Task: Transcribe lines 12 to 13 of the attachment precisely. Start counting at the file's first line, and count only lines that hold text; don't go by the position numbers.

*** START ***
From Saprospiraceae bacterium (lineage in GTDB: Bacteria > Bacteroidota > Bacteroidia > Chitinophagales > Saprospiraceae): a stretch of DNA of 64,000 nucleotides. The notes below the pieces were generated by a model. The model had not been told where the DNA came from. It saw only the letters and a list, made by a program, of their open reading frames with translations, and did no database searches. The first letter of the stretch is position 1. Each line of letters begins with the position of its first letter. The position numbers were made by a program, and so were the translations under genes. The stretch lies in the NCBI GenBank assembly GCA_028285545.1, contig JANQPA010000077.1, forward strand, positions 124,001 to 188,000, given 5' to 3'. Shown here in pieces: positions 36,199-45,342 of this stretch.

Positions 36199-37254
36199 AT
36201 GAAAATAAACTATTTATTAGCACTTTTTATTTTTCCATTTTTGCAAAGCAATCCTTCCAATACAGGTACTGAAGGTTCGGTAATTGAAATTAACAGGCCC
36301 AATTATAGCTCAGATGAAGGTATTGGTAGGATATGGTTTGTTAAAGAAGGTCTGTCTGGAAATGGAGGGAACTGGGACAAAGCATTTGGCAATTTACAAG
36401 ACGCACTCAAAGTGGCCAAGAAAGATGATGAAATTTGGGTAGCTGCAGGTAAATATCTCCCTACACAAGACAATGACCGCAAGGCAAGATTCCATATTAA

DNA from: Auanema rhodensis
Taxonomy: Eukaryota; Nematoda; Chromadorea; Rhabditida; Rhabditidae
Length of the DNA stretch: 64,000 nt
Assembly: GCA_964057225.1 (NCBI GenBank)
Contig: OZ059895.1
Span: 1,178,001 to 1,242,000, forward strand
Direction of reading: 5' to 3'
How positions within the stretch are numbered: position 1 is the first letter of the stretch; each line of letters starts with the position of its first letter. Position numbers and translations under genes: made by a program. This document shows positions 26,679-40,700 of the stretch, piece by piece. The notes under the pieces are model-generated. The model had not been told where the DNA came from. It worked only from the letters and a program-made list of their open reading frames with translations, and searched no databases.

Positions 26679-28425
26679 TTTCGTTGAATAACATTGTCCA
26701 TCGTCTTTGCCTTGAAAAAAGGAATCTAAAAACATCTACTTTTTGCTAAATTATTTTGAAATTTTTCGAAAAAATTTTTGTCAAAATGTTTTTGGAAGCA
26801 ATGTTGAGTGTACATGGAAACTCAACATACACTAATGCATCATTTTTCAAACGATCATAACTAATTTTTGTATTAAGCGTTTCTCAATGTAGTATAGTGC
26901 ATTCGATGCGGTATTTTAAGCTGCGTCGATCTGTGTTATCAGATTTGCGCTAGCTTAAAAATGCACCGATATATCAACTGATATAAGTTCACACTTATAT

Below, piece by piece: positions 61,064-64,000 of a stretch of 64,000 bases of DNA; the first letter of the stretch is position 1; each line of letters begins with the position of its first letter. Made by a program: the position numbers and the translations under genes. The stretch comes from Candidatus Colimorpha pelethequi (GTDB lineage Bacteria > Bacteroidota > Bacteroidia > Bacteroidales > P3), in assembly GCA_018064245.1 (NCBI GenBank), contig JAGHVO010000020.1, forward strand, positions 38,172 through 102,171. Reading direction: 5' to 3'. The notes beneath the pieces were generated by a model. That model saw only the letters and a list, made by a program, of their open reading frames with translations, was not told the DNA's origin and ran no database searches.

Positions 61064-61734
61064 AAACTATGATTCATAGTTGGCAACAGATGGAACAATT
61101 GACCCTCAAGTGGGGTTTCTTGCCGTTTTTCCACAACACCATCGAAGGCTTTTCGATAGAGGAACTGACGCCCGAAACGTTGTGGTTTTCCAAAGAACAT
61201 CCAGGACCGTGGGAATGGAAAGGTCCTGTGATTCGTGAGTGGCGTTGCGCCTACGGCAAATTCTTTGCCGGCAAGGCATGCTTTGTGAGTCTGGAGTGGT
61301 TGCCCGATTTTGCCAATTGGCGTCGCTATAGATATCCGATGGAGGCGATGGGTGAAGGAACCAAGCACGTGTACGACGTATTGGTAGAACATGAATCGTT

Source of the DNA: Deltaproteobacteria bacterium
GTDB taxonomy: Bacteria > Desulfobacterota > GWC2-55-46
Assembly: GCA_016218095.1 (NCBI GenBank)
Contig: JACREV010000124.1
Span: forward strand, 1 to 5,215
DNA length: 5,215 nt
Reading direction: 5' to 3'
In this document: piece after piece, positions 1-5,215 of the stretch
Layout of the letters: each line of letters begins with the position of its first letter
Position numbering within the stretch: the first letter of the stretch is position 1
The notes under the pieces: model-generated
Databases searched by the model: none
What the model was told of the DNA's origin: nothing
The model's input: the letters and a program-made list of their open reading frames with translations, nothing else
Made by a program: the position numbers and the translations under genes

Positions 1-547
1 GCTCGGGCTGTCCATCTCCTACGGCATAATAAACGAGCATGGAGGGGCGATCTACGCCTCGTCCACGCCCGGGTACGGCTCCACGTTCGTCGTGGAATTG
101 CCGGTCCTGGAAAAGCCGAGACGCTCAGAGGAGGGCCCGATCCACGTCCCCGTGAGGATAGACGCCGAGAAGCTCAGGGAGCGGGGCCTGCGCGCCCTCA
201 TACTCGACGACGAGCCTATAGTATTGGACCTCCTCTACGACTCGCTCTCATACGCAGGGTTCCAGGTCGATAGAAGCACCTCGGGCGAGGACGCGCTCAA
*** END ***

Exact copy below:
Span: 1,178,001 to 1,242,000, forward strand
Direction of reading: 5' to 3'